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Publication numberUS8029583 B2
Publication typeGrant
Application numberUS 12/060,003
Publication dateOct 4, 2011
Filing dateMar 31, 2008
Priority dateDec 14, 2007
Also published asUS20090151572
Publication number060003, 12060003, US 8029583 B2, US 8029583B2, US-B2-8029583, US8029583 B2, US8029583B2
InventorsBrock E. Ferguson, Rick D. Palahniuk
Original AssigneeWestern Pneumatics, Inc.
Export CitationBiBTeX, EndNote, RefMan
External Links: USPTO, USPTO Assignment, Espacenet
Cleaning apparatus for a gas filter
US 8029583 B2
Abstract
A cleaning apparatus for a gas filter may include a movable support, a plurality of orifices, and a control system. The orifices may be arranged on the support for selective discharge of cleaning gas toward corresponding ones of filter openings disposed in a segment of a partition in the gas filter when the support is proximate that segment. The orifices may be grouped into at least first and second groups of orifices that may be fluidly connected to first and second valves configured for selective delivery of cleaning gas The control system may be configured to activate the first valve to cause a discharge of cleaning gas from the first group of orifices when the support is proximate a first segment and to activate the second valve to cause a discharge of cleaning gas from the second group of orifices when the support is proximate a second segment.
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Claims(15)
1. A cleaning apparatus for an air filter that has clean and dirty air chambers separated by a partition having a plurality of openings each provided with a filter bag extending into the dirty air chamber, wherein the partition is divided into a plurality of segments with an equal number of the openings disposed in approximately the same arrangement in each segment, the cleaning apparatus comprising:
a source of cleaning gas;
a support disposed within the clean air chamber;
a number of orifices disposed on the support and arranged in approximately the same arrangement as the arrangement of openings in each segment, wherein:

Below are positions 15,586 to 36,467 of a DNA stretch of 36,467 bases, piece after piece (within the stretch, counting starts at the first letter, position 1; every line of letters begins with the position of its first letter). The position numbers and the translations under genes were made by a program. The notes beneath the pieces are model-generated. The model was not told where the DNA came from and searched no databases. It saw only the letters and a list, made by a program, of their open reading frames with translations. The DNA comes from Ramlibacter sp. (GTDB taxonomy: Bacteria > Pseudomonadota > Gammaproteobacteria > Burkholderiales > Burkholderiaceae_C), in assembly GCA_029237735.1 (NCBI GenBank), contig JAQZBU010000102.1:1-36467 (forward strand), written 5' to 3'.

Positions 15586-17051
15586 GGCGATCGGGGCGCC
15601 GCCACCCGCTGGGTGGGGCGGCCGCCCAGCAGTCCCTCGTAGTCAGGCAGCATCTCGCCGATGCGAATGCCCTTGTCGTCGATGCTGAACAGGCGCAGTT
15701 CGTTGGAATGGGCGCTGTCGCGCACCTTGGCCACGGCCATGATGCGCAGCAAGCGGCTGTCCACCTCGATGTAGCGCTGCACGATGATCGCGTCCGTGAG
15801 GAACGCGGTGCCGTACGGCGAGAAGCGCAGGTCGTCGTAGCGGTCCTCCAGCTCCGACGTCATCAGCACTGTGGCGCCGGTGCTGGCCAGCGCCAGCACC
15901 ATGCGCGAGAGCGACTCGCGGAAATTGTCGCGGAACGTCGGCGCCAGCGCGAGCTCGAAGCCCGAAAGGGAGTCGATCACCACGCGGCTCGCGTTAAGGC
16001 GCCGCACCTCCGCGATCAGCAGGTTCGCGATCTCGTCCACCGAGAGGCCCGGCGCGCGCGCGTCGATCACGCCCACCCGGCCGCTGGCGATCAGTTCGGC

the number of orifices corresponds to the number of the openings disposed in each segment,
the orifices are divided into at least first, second and third groups of orifices,
each of the first group of orifices is fluidly connected to a first valve, each of the second group of orifices is fluidly connected to a second valve, and each of the third group of orifices is fluidly connected to a third valve,
at least one division that fluidly divides each one of the first, second, and third groups of orifices from the other groups of orifices,
each one of the first, second and third valves is configured to selectively deliver cleaning gas from the source of cleaning gas to the orifices fluidly connected to that valve without delivering cleaning gas to the orifices fluidly connected to another one of the first, second and third valves, and
each of the orifices is configured to discharge cleaning gas toward the partition;
a drive mechanism configured to move the support relative to the partition from a first cleaning position toward a second cleaning position and a third cleaning position, where in the first cleaning position the support positions the orifices proximate the openings disposed in a first one of the segments, in the second cleaning position the support positions the orifices proximate the openings disposed in a second one of the segments, and in the third cleaning position the support positions the orifices proximate the openings disposed in a third one of the segments;
a sensor configured to provide: a first indication when the support is proximate a first one of the first, second and third cleaning positions, a second indication when the support is proximate a second one of the first, second and third cleaning positions, and a third indication when the support is proximate a third one of the first, second and third cleaning positions; and